Landscape and natural character values Print

Design Outcome

​​​​​​​​​​​​​Landscape values 

The enhancement of landscape values is a significant driver for WSD approaches. This is discussed in some detail in the Auckland Regional Council Technical Report TR2009/083 Landscape and Ecology Values within Stormwater Management (Lewis et al., 2010). 

The New Zealand Institute of Landscape Architects (2010) identifies the following attributes that make up our landscapes: 
  1. Biophysical elements, patterns and processes 
  2. Sensory qualities 
  3. Spiritual, cultural and social associative activities and meanings. 
The rich complexity of landscape attributes, their relationships, and diverse cultural perspectives can be difficult to accommodate in land use change. The landscape architecture profession is uniquely placed to assist by recognising the values and attributes of landscape, by managing these for resilience, and by ensuring that they contribute to an ongoing sense of place for a community. 

The public is acutely aware of the effects of landscape change on our natural systems. Where natural systems and processes are retained or enhanced in a landscape, there is the perception of sensitivity and stewardship for the local environment. These natural environments provide a range of services that benefit people directly or indirectly, for example as rejuvenating and meditative spaces, becoming important refuges from urban stressors.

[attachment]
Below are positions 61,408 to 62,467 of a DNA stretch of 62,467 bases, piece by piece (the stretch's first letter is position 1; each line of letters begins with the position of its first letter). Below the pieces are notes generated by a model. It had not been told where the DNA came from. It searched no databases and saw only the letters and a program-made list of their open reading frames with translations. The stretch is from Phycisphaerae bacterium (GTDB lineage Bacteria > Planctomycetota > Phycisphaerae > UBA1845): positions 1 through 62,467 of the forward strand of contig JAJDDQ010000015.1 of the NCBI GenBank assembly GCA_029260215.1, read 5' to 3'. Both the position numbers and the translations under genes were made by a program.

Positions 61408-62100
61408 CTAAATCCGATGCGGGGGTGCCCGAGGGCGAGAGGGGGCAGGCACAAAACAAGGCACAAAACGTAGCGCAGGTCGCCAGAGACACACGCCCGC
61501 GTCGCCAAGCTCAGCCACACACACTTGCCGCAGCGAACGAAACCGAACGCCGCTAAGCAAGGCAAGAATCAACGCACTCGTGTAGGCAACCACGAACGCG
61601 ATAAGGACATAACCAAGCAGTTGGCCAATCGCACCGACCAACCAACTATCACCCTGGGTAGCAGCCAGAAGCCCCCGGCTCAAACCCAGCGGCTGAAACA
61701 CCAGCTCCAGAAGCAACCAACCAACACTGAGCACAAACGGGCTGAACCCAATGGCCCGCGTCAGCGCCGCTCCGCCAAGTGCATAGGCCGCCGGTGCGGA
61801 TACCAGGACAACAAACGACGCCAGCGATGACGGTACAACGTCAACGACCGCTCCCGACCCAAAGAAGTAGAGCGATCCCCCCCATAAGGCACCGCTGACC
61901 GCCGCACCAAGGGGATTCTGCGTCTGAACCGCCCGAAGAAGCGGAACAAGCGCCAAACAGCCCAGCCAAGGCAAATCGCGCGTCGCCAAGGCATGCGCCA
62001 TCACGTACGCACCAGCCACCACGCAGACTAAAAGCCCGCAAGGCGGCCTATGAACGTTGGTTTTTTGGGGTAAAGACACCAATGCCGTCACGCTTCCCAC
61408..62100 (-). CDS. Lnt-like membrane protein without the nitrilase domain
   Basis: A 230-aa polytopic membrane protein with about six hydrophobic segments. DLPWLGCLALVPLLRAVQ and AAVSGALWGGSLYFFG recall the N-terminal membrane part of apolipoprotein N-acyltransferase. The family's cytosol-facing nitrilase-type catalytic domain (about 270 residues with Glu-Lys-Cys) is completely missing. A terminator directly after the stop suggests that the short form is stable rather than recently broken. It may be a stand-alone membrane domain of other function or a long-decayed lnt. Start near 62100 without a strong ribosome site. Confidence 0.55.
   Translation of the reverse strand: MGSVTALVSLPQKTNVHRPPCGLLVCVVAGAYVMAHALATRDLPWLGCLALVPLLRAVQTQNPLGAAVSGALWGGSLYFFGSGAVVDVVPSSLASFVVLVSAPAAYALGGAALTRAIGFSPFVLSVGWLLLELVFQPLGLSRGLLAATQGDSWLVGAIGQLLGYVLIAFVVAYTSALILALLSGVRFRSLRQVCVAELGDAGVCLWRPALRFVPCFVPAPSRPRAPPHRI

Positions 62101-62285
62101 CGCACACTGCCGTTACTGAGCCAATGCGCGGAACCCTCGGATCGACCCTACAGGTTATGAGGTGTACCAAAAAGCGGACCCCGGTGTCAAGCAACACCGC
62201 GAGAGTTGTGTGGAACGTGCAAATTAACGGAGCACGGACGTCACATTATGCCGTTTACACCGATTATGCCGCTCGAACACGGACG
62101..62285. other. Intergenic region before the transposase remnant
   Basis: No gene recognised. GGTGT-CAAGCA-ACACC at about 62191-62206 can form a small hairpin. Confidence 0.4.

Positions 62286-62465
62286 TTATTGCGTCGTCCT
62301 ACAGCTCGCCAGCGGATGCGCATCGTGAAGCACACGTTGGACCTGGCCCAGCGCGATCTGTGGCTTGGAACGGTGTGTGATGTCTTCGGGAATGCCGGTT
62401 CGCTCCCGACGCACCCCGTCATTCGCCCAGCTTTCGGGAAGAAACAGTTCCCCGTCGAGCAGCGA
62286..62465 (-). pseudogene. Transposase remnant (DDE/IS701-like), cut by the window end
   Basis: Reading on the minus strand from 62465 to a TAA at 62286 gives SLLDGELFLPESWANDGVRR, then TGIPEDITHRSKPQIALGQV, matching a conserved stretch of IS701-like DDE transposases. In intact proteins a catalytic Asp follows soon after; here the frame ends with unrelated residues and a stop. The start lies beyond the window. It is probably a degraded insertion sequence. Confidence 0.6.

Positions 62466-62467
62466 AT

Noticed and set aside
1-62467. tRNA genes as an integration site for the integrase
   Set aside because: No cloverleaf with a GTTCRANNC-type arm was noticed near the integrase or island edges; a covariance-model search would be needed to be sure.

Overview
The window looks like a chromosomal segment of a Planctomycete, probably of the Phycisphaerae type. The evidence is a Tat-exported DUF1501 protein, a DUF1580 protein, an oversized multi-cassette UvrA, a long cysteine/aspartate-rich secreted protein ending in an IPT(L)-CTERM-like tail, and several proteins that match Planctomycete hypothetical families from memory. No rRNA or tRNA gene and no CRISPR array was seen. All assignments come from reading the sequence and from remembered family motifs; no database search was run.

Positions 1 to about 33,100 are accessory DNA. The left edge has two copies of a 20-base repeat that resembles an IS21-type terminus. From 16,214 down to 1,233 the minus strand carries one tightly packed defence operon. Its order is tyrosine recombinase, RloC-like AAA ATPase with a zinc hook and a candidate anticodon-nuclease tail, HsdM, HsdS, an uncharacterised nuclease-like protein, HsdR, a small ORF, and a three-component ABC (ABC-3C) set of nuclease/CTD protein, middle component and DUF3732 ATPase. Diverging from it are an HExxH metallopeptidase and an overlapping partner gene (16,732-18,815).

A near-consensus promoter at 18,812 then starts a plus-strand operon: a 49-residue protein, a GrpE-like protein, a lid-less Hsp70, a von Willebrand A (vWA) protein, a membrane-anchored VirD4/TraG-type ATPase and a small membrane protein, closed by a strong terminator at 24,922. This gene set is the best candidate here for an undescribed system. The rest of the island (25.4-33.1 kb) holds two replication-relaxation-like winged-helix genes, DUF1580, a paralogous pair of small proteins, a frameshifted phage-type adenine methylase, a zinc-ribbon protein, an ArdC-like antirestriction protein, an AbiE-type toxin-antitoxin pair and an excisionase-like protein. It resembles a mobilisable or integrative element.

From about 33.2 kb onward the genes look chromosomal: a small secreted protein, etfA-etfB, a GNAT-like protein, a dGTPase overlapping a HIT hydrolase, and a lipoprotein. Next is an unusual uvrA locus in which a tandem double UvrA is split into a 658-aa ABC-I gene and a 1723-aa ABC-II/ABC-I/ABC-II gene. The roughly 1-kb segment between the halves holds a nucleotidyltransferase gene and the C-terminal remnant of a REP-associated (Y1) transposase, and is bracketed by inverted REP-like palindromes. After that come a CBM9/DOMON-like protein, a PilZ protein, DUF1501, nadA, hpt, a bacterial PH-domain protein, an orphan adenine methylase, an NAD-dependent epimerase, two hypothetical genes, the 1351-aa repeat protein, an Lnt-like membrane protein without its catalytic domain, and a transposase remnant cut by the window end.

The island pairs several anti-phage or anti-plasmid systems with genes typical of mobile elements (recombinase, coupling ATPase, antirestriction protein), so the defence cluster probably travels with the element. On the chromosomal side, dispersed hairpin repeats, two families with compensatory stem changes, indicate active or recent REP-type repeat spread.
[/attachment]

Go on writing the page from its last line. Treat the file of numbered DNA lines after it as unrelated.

Natural character values 

Natural character values are recognised under the RMA Matters of National Importance (Part 2 Section 6) in relation to managing the use, development and protection of natural and physical resources. WSD approaches are complementary to the purpose and principles of the RMA by promoting the protection of the natural character values of wetlands, lakes, rivers and their margins from inappropriate subdivision use and development. 

A study on natural character, entitled Environmental Performance Indicators (MfE, 2002), describes 'naturalness' as the extent to which natural elements, patterns and processes occur. WSD approaches promote the protection and enhancement of natural character values, particularly for indigenous vegetation and habitats of indigenous fauna and flora, natural drainage patterns, watercourses, wetlands and coastal environments.​​

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